Neutralising monoclonal antibodies for tumour necrosis factor (TNF) has been widely used to treat Crohn’s disease (CD) in clinical practice. However, differential individual response necessitates a therapeutic response assessment of anti-TNF agents in CD patients for optimizing therapeutic strategy. We aimed to predict anti-TNF therapy response in CD patients using transcriptome analyses. Transcriptome analyses were performed using data from the Gene Expression Omnibus, GeneCards, and Human Protein Atlas databases. The significantly mitigated biological functions associated with anti-TNF therapy resistance in CD patients encompassed immune pathways, including Interleukin-17 (IL-17) signaling, cytokine-cytokine receptor interaction, and rheumatoid arthritis. The scores of immune cell markers, including neutrophils, monocytes, and macrophages/monocytes were also significantly decreased in non-responders compared with that measured in anti-TNF therapy responders. The KAT2B gene, associated with IL-17 cytokine mediated neutrophil mobilization and activation, was significantly under-expressed in both tissue and peripheral blood mononuclear cells (PBMCs) in anti-TNF therapy-resistant CD patients. The reduced expression of several pro-inflammatory cytokines due to down-regulated IL-17 signaling, is suggestive of the primary non-response to anti-TNF agents in CD patients. Furthermore, the PBMC KAT2B gene signature may be a promising pre-treatment prognostic biomarker for anti-TNF drug response in CD patients.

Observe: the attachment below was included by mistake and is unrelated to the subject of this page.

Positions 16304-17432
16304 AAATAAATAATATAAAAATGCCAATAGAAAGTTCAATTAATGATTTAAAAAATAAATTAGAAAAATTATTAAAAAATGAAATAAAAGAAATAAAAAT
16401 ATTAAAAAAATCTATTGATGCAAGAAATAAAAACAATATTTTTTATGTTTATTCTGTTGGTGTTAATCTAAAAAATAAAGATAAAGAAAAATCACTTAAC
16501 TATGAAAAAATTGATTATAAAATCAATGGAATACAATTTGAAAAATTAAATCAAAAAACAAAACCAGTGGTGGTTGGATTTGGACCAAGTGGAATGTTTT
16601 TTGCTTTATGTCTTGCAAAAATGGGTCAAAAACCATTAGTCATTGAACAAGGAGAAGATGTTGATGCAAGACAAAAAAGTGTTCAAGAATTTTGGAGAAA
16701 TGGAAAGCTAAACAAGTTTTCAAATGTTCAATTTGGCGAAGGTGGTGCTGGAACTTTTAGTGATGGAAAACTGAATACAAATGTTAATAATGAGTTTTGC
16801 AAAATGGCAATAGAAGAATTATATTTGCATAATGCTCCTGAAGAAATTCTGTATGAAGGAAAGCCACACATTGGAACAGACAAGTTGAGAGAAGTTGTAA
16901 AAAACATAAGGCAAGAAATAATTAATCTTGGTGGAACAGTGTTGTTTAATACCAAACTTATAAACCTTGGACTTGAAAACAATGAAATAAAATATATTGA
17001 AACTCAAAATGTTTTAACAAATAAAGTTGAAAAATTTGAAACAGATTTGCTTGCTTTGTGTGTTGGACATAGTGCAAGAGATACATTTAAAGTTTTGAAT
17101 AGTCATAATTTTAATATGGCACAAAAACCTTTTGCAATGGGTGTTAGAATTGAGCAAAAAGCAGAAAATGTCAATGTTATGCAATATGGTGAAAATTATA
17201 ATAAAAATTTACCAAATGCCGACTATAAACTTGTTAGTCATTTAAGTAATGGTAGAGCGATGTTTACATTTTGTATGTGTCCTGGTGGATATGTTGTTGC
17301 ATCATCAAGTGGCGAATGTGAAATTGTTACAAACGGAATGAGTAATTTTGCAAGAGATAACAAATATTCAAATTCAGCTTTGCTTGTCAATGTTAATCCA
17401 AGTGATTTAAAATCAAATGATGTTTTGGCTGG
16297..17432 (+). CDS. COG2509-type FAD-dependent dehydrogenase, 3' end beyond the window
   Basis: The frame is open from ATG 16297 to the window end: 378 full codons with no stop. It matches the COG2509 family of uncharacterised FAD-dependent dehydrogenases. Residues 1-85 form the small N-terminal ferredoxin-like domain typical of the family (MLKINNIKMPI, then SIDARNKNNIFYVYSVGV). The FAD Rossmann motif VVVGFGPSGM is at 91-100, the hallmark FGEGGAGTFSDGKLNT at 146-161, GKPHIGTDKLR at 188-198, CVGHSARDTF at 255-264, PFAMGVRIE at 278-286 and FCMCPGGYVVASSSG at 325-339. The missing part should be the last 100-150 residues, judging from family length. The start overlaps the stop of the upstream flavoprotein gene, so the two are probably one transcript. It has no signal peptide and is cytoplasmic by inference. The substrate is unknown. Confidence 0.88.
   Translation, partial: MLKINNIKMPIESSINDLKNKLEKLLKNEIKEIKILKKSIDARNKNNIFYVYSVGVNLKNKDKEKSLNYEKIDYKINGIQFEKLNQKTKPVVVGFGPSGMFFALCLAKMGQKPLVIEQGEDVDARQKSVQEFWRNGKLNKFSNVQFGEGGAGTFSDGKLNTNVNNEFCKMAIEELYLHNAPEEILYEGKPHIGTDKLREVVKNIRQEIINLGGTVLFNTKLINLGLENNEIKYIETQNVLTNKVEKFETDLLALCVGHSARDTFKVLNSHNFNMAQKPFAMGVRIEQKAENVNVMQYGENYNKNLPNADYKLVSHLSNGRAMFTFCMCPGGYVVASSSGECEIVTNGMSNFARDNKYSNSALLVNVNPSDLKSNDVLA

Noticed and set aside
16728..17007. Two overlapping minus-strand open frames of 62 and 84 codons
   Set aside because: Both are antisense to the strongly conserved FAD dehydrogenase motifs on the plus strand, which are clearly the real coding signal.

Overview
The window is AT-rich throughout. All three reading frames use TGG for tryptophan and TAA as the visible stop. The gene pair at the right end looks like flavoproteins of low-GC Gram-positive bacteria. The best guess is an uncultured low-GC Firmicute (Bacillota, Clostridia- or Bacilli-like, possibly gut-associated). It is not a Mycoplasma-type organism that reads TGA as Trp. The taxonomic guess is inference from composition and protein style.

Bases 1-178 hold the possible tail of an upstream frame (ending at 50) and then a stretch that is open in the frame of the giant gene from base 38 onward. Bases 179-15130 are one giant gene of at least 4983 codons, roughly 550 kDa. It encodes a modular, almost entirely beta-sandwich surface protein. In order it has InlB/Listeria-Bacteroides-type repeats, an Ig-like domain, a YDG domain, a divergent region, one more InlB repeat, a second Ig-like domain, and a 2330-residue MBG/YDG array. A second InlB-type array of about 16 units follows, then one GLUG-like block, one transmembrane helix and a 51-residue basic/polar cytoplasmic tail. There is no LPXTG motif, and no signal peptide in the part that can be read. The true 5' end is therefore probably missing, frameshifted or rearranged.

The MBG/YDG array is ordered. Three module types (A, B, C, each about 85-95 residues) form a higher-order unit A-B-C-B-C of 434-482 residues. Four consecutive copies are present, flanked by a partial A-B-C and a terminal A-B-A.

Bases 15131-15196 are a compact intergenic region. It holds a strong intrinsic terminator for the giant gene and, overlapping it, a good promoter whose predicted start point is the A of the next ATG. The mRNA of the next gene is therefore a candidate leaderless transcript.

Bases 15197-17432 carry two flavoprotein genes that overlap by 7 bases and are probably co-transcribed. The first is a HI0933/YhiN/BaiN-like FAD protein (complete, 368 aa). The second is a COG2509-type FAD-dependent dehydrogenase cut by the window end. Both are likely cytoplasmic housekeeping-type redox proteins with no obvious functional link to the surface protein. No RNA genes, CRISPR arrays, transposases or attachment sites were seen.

- Crohn’s disease